That’s what happened in Worcester, Allen said. The district’s provider became increasingly unpopular among parents and district staff.
Still, the prospect of bringing transportation in house came with a fair share of skepticism. Some school board members doubted that the district would be more efficient than a private company. Others wondered whether hiring drivers directly could limit the district’s ability to tap substitute drivers from the vendor’s depots in other communities.
But the biggest challenges that arose came once the school committee approved the transition. The district signed a two-year contract with its third-party vendor in 2020. The decision to part ways with the contractor came down on Aug. 26, 2021, leaving the district slightly less than 300 days before the end of the contract to buy 165 buses, hire drivers and aides, find space to park vehicles, and seek advice from other districts.
“If that sounds like a lot of time, I can assure you that is not enough time,” Allen said.
Allen’s team scoured the city for areas that could house a bus yard—junkyards, old factories, abandoned lots. The district eventually settled on leasing the site of a vacant manufacturing plant.
Locking in a location didn’t eliminate obstacles, though. The cost of asphalt for the new parking lot skyrocketed during the project. Supply chain issues left the district scrambling to partner with the city’s emergency management office to furnish the buses with working radios. A process to ensure that construction on the property didn’t tamper with a neighboring town’s drinking water took months to resolve with a local conservation commission.
Plus, the district had to convince drivers loyal to the private vendor that they should instead work for the district. The district partnered with a state-run hiring firm to expand the pipeline for driver candidates.
Why some districts struggle to move away from bus providers
When the concept of privatizing school bus operations was taking hold in the 1980s and 1990s, many districts sold the buses they owned to their vendors, said Roland Zullo, director of the Center for Labor and Community Studies at the University of Michigan-Dearborn.
Having dispensed with the infrastructure needed to run a fleet of buses, it meant restoring bus service under the district’s umbrella would be prohibitively expensive, said Zullo, who studies privatization of public education services.
That might have been the case in Worcester, but the district used $16.5 million in federal COVID relief aid to buy the buses it needed.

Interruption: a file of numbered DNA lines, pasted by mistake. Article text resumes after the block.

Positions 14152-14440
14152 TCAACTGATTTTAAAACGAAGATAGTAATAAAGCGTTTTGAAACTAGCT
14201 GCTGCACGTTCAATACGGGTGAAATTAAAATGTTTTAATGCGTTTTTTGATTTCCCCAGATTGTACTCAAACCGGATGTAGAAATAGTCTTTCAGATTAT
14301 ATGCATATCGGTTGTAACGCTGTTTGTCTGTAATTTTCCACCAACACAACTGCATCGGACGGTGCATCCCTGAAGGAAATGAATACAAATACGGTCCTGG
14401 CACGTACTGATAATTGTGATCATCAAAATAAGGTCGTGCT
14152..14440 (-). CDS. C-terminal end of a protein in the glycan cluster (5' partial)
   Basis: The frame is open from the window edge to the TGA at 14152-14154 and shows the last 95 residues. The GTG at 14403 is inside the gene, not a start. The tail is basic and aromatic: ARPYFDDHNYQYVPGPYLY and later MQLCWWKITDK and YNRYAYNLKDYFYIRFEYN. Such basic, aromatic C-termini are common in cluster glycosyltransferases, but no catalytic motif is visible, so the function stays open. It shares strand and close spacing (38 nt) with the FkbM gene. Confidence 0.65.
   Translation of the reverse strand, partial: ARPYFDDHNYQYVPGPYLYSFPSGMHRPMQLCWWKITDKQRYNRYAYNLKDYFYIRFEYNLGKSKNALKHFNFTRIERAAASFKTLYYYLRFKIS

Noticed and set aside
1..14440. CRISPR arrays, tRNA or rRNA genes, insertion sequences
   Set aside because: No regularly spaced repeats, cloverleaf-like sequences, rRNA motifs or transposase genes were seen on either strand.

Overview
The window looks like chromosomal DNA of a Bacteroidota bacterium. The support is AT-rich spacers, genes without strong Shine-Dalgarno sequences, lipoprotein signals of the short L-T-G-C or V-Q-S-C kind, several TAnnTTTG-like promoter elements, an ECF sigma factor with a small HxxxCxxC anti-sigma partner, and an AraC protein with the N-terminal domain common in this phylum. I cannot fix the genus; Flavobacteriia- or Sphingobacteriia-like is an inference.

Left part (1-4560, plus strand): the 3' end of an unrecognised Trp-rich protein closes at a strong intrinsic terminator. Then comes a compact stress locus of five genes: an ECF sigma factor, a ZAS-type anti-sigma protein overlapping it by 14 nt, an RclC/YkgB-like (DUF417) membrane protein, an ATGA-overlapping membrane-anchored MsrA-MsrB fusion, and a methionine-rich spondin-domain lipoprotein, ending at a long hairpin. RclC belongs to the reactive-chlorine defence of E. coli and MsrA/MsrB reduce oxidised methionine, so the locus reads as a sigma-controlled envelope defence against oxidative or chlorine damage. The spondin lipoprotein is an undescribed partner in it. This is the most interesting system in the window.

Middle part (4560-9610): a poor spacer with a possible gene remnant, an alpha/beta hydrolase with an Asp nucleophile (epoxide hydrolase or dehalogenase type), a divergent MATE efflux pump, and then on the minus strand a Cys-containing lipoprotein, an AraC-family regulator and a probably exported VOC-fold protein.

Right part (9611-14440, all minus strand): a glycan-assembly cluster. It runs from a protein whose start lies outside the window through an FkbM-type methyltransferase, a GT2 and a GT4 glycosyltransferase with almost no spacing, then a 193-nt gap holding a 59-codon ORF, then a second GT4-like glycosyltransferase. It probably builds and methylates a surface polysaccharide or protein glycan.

“Of all the things that came out of COVID, supply chain issues and so forth, the one thing that did help us was the use of ESSER funds,” Allen said.
The Auburn district in Maine, which Grondin led before assuming her current role in nearby Wales, proactively avoided the eventual challenge of buying back its bus fleet by retaining ownership of the fleet even when it initially outsourced transportation operations to outside vendors.
The district cycled through two vendors in roughly four years before returning to managing its own transportation. But Grondin believes privatization isn’t inherently an inferior option.
“It’s really the relationship you build with the company that’s working for you,” she said.
Cost savings from cutting a contractor helped one district make the switch
All told, the Worcester district is spending roughly $3.5 million a year less on transportation than it did when the contractor operated buses, Allen said.
The number of complaints the district received about bus service also dropped by 76 percent between the last year with the contractor and the first year without it, Allen said.
Some of the cost savings have gone toward raising drivers’ wages from $22 an hour to $30 an hour.
The district has also invested in new safety features and technology for buses; reduced fees charged to individual school buildings for athletic and field trips; and redistributed some of the savings to cover other district costs, including instructional materials and supplies.
Running transportation may not work for every district. But in Worcester, it’s been rewarding.
“We don’t need to make a profit,” Allen said. “We put students ahead of stakeholders.”